All workers' compensation claims are subject to a specific time limit on the filing of a lawsuit. This statute of limitations (SOL), which varies state by state, is to ensure cases are filed in a timely manner. If the SOL expires, no matter how legitimate the claim, it can be barred from ever being heard by the court.
In Nebraska, the statute of limitations is (a) two years from the date a medical bill is paid by the workers' comp carrier, (b) two years from the last date the workers' comp carrier pays indemnity benefits (disability payments), or (c) the date to which the SOL is extended by order of the court after a trial.
With the SOL in mind, if you have suffered a work-related brain injury and are considering settling your workers' comp claim, you must carefully calculate your future cost of medical care. Because a brain injury has life-long implications, regardless of your age at the time of injury, if you live long enough, you will one day be eligible for Medicare benefits. The Centers for Medicare and Medicaid Services (CMS) does not want the cost of future medical care for a work-related injury to be shifted from the workers' compensation insurance carrier to Medicare.
In many cases, the CMS will require a Medicare Set-Aside (MSA) account-a financial arrangement that allocates a portion of your workers' comp settlement to pay for future medical services related to your injury. These funds must be depleted before Medicare will pay for treatment related to the workers' compensation injury.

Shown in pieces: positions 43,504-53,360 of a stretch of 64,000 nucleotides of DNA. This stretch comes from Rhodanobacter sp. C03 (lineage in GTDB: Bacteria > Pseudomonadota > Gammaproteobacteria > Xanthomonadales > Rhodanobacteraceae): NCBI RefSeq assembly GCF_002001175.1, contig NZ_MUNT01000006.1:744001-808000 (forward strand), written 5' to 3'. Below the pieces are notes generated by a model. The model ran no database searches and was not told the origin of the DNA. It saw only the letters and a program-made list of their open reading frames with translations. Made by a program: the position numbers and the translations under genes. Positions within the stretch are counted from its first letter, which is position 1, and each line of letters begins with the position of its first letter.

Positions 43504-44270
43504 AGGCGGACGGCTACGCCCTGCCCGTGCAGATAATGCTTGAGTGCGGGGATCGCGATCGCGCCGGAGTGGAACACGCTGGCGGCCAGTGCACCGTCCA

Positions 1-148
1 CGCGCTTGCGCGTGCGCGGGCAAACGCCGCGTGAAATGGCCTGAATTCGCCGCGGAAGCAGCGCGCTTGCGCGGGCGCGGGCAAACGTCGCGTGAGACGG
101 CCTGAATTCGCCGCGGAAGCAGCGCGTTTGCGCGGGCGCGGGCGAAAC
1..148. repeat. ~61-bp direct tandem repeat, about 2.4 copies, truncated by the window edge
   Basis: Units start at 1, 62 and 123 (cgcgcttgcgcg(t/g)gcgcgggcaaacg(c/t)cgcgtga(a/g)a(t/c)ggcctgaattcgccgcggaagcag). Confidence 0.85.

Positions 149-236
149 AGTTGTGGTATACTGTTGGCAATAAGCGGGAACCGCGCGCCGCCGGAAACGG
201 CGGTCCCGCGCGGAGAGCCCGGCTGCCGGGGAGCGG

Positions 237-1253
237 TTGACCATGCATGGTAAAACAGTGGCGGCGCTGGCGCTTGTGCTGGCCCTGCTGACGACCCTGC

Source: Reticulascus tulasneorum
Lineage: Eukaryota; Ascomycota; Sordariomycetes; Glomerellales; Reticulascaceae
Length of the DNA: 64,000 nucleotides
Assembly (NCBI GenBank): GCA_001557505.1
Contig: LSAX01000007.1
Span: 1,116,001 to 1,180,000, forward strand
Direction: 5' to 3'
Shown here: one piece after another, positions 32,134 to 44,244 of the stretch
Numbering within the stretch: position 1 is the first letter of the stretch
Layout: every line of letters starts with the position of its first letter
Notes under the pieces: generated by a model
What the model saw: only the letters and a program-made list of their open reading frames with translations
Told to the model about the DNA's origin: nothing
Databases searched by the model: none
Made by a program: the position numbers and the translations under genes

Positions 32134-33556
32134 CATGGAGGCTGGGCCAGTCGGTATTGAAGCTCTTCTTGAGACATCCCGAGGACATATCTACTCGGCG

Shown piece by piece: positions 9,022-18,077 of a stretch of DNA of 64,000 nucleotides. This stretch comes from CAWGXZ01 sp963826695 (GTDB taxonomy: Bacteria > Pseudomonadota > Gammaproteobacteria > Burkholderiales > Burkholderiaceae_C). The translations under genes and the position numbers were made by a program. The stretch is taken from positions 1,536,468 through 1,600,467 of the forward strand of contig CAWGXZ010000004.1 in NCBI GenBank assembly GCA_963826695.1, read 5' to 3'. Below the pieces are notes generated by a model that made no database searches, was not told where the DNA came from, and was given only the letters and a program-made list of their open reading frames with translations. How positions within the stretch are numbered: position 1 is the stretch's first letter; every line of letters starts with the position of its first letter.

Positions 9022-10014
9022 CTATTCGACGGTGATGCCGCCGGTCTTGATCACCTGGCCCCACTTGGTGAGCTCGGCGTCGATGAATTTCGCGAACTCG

The idea behind a MSA is to protect Medicare's "future interests." But how can you know what those interests are? How can you possibly know what kind of care you will need for the rest of your life and how much that care will cost? Typically, an experienced workers' compensation attorney will contract with a person or entity that specializes in making these estimates. This results in a reasonable estimate of your future care, based on your doctors' opinions and past experiences with medical care related to your type of injury. This estimate will include your future annual costs for everything from prescriptions to doctors' visits, to surgeries, to injections and other medical procedures likely to be needed as a result of your work-related injury for the rest of your life. Then, this estimate is submitted to CMS for approval. As a part of the settlement, the workers' comp insurance carrier is required to fund the total of these expenses in the form of an annuity or a direct payment to the injured worker.
An alternative to the Medicare Set-Aside may be to settle the indemnity portion (lost-wage support, permanent disability benefits, vocational rehabilitation) of your workers' comp claim, leaving medical benefits open for your lifetime. Because the CMS is requiring MSAs more often than ever before, indemnity-only settlements are becoming more popular. However, some states will not allow these types of settlements, and they have drawbacks as your lawyer can explain.
If you have suffered a brain injury as a result of a work-related accident, you are strongly advised to seek the counsel of a lawyer with broad, deep knowledge of workers' compensation statutes to learn whether a lawsuit should be filed to prevent your claim from being nullified by your state's SOL. For more information, contact the Brock Law Offices at (800) 639-1575.